DENVER — Colorado Secretary of State Scott Gessler is not to blame the steep shortfall in his office budget, and members of the legislature’s powerful bipartisan Joint Budget Committee would see that if only they would fairly review the facts, Gessler writes in a letter responding to committee concerns and delivered in advance of an appearance he is scheduled to make before the committee this week.
Committee members and Gessler have been banging heads over the department of state’s budget problems and trading barbs in the press for weeks, a pattern likely to continue.
“I am sorely disappointed with your committee’s behavior,” Gessler writes to open his letter, and “I am frustrated that the committee squelched any opportunity to directly discuss these issues with me.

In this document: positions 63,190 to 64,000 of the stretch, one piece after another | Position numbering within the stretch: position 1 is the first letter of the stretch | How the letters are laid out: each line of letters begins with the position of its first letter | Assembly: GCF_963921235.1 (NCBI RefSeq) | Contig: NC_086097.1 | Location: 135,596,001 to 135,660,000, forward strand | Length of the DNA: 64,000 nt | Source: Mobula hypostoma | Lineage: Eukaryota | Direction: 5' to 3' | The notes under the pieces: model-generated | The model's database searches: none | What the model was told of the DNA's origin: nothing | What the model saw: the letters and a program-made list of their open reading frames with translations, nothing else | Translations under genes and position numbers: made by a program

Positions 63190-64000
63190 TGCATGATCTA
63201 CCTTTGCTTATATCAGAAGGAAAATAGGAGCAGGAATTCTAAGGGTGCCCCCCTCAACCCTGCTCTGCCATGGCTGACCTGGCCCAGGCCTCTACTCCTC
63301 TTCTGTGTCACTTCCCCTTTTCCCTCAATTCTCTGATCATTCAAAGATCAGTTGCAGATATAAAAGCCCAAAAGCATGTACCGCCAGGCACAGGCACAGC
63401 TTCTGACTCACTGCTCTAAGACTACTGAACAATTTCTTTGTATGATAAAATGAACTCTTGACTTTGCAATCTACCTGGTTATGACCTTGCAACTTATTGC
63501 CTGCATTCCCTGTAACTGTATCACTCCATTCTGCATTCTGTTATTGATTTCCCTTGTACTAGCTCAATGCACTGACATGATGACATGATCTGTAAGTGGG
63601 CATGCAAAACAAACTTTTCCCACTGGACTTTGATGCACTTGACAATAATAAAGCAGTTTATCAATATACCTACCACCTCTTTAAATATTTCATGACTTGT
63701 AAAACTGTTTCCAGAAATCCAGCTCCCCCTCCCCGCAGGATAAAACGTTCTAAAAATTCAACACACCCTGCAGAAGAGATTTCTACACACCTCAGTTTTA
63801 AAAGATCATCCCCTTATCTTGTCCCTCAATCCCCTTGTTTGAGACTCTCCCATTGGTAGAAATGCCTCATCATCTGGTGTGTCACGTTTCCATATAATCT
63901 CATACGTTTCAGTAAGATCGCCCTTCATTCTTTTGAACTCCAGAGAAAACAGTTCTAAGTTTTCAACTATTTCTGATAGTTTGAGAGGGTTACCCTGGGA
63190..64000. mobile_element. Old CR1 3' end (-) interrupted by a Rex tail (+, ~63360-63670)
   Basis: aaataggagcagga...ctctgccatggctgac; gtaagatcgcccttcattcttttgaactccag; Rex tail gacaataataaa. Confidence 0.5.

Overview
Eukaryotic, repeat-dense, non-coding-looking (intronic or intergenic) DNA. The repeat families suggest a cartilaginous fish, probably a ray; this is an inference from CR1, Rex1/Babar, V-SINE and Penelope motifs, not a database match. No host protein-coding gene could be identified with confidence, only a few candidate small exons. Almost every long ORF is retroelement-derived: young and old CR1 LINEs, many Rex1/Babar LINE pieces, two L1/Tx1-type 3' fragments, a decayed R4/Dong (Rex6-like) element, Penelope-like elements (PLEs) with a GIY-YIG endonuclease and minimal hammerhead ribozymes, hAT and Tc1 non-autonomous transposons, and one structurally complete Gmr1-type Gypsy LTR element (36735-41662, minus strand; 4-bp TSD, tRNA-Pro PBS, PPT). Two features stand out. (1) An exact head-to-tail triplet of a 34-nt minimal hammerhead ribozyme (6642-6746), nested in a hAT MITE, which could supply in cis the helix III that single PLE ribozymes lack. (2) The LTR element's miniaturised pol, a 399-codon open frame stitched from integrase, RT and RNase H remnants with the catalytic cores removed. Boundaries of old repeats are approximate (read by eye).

He argues, as he has in the past, that his budget was thrown off, not by his decision to slash fees on businesses and nonprofits, but by an election-reform bill passed last year by Democratic lawmakers that has overburdened his office.
Just a year ago, he says, “we carried a comfortable $1.9 million surplus. But… the legislature shoved through a partisan election bill that severely damaged our budget.”
The election bill — House Bill 1303 — aimed to increase voter participation and update election administration for the digital age. It was endorsed by a majority of county clerks in the state. Gessler has said it was sloppily written and is an invitation to fraud.
Before winning office in 2010, Gessler was a high-profile conservative-politics campaign and election lawyer and he is now running for governor. His appearances at the capitol have become predictable showdowns. He spars with lawmakers in a combative style carried over from the courtroom.
The committee members have shown little patience for his arguments about the budget and are sure to come prepared to argue against their merit.